Skip to main content
Home / Blog / TALKING GARDENING with DOUG – What’s A Gardener To Do In January?

TALKING GARDENING with DOUG – What’s A Gardener To Do In January?

PLENTY

First, Happy New Year to all you gardeners.

Whatever the weather and regardless of where we live, January marks the start of another garden year. We made it to 2019. Somehow, all the gardening disappointments of last year with the excessive rainfall seem to be vanishing as we look forward to another great gardening year.

So, back to the topic – here are a few suggestions as to what, we gardeners, can be doing to help pass our time in January:

  1. Take advantage of sunny, mild days and walk around your gardens. In other words, get out of the house! Take a notebook with you and cell phone to take notes and pictures. Keep in mind that this stroll can be considered exercise for both the body and the mind.
  2. Get into the tool shed. Now is a good time to clean and sharpen all the tools to get ready for the upcoming spring gardening season. To help you with this project, we have a tool sharpener vendor that is with our Thursday farmers’ market. Your tools can be sharpen on the spot.
  3. So far this month we are experiencing some normal, mild temperatures. Our ground is not frozen. So, we can still be doing some planting in Central Virginia. Only frozen ground makes it not a good planting time. So, be my guest to go outside and do some planting or do some relocating of existing plants.
  4. If you were given some flower bulbs, such as daffodils or tulips, for Christmas, let’s get them in the ground as soon as possible. The bulbs need the winter and they will bloom for you in the coming months.
  5. Think indoor, tropical plants for the winter by adding some plant color on a window sill or in a bay window. Some easy to care for houseplants include Kalanchoes, Anthuriums, Bromeliads, African Violets, and others. Many houseplants are considered “ clean air machines” as they help to purify the air that we breath.
  6. Don’t forget that bird feeding/watching is the # 2 outdoor hobby – behind gardening. So, try hanging a bird feeder for our feathered friends. It is so much fun watching all the birds this time of year.
  7. The spring, 2019, flower and vegetable seeds are here – along with seed starting supplies. January is a good month to shop for your wanted seeds and supplies.
  8. Are you a year-round container gardener like me? For the next couple of months you may want to consider moving container gardens up against the house or a shed just for added protection – especially herbs like rosemary and lavender.

HAPPY GARDENING!!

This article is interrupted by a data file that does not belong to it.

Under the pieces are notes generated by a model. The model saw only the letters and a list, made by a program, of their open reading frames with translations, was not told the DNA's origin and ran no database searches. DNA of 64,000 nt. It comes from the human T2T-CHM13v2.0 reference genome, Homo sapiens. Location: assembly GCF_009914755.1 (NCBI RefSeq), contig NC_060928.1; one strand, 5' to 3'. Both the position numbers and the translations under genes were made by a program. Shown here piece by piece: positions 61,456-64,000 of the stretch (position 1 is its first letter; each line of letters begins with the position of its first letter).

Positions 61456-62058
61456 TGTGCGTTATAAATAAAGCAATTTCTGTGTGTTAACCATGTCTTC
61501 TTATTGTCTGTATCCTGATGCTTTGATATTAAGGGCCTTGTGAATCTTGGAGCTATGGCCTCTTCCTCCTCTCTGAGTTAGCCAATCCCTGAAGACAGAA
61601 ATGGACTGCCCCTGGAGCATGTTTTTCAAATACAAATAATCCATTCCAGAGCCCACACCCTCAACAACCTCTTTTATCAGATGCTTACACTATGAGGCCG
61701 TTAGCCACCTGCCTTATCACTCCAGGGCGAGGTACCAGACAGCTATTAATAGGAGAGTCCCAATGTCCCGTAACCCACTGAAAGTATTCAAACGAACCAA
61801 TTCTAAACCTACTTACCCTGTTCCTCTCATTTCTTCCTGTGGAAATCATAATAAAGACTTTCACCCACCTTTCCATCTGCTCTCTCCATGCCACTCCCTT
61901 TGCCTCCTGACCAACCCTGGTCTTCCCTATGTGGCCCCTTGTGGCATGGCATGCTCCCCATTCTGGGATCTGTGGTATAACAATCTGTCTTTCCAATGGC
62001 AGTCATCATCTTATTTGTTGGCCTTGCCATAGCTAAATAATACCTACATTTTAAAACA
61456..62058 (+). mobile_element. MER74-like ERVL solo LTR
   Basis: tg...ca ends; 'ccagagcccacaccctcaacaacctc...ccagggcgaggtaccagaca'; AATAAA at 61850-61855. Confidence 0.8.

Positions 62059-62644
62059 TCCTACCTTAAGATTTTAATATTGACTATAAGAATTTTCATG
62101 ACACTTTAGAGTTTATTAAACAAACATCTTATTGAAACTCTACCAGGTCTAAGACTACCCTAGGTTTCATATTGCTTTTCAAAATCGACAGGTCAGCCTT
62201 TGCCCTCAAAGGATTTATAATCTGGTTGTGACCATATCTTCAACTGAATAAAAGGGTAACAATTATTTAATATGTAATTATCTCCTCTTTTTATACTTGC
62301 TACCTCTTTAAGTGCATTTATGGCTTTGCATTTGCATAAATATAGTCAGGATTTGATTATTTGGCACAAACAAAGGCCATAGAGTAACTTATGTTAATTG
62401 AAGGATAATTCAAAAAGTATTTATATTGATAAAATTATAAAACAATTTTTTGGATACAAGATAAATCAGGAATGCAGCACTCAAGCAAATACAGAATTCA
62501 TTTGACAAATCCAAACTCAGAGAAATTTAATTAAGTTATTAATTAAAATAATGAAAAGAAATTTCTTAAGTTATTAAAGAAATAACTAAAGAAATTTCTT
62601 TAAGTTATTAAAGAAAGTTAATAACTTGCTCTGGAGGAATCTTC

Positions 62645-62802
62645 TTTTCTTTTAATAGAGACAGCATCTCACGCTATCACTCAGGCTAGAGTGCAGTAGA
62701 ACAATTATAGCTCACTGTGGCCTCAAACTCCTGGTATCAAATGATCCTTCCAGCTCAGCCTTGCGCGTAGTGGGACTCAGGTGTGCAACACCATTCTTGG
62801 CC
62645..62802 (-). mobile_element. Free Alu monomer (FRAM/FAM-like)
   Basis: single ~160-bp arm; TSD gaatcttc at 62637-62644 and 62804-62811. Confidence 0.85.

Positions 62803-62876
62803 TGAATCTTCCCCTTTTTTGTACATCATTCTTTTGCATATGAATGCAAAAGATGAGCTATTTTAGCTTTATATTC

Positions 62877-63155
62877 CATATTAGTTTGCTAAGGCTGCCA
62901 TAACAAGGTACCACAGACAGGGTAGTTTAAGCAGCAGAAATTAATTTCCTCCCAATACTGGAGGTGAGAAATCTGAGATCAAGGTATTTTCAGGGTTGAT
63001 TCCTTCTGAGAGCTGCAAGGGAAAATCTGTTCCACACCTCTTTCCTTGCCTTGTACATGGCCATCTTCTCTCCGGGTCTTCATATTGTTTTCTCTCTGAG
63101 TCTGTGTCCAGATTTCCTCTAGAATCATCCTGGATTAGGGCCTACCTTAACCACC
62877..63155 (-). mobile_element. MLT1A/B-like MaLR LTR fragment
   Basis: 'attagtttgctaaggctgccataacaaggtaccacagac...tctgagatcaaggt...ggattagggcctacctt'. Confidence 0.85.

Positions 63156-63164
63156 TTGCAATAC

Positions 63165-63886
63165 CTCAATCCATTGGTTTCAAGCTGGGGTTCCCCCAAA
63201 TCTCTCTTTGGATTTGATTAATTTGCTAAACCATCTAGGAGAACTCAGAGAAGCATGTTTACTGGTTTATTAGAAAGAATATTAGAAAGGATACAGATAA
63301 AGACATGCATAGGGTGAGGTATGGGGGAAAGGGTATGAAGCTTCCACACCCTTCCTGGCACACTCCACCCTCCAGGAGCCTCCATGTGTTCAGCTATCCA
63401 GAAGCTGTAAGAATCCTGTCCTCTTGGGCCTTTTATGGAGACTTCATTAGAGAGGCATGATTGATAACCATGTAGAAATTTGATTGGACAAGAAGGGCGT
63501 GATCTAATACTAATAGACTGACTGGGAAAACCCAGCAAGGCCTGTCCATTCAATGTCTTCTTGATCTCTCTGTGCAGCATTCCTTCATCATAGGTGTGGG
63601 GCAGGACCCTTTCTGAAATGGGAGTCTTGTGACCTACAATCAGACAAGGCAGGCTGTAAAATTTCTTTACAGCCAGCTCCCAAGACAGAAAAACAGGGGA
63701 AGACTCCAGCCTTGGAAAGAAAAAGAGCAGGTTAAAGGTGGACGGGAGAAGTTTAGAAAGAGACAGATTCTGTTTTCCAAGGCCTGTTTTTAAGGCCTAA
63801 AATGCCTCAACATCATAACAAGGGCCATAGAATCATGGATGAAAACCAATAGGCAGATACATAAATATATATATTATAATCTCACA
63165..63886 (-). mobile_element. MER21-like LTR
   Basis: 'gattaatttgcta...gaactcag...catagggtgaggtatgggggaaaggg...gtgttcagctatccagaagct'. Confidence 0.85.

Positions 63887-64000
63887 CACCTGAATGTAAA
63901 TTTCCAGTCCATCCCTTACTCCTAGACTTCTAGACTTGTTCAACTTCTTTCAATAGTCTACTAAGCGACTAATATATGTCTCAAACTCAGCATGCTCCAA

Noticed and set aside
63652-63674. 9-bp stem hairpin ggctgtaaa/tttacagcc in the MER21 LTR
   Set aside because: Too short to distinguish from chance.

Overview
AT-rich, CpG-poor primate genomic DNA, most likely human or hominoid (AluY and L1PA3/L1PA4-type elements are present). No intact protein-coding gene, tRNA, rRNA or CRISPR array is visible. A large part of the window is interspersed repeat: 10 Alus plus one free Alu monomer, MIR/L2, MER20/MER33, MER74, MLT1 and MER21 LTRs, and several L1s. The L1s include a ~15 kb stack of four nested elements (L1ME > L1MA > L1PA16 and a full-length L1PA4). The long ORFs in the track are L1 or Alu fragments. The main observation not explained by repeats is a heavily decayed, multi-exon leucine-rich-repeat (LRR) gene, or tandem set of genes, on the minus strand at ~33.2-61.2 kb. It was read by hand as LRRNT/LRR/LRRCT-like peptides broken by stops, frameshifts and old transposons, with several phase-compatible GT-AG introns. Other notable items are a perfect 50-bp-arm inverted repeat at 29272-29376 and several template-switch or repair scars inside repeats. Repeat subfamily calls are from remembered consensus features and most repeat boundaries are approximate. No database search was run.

4 thoughts on “TALKING GARDENING with DOUG – What’s A Gardener To Do In January?

  1. Is it ok to leave pansies out in clay pots. The pots are 8 & 10-12 inches. I can only grow pansies on my front stoop due to a large deer population in the area. I just recently bought the pansies there.

  2. Sue Ann,
    First, thank you for ready my blogs and taking the time to send me your question. Yes, it is ok to leave pansies out in clay pots. Matter of fact, I have 4 different container gardens with pansies or violas blooming in them right now. I love it. Just keep this tip in mind. You do not want your container plants to be dry going into a cold period. I watered my containers yesterday and then we have the snow coming this weekend that will cover and insulate the pansies and as the snow melts will give the plants a slow watering.

  3. Barbara,
    Thank you for this question. Now is a great time to prune back your roses – maybe except any climbing roses. We have Knock Out roses in our garden center landscape and we trimmed them back last week. The roses are dormant right now and have no leaves which allows you to see the entire structure of the rose bush. So, pick a nice day to be outside and cut back your rose bush(es). A couple pruning tips: remove and thin out the smaller interior branches. And, take back the plant to be 2 or 3 feet from the ground. And, do your cuttings on a 45 degree angle instead of straight across. By trimming branches on an angle will help assure that water will not sit on top of the branches and potentially rot the tips of the branches. Let me know if you have any further questions. Take care, Doug

Leave a Reply

Your email address will not be published. Required fields are marked *

Contact Us Today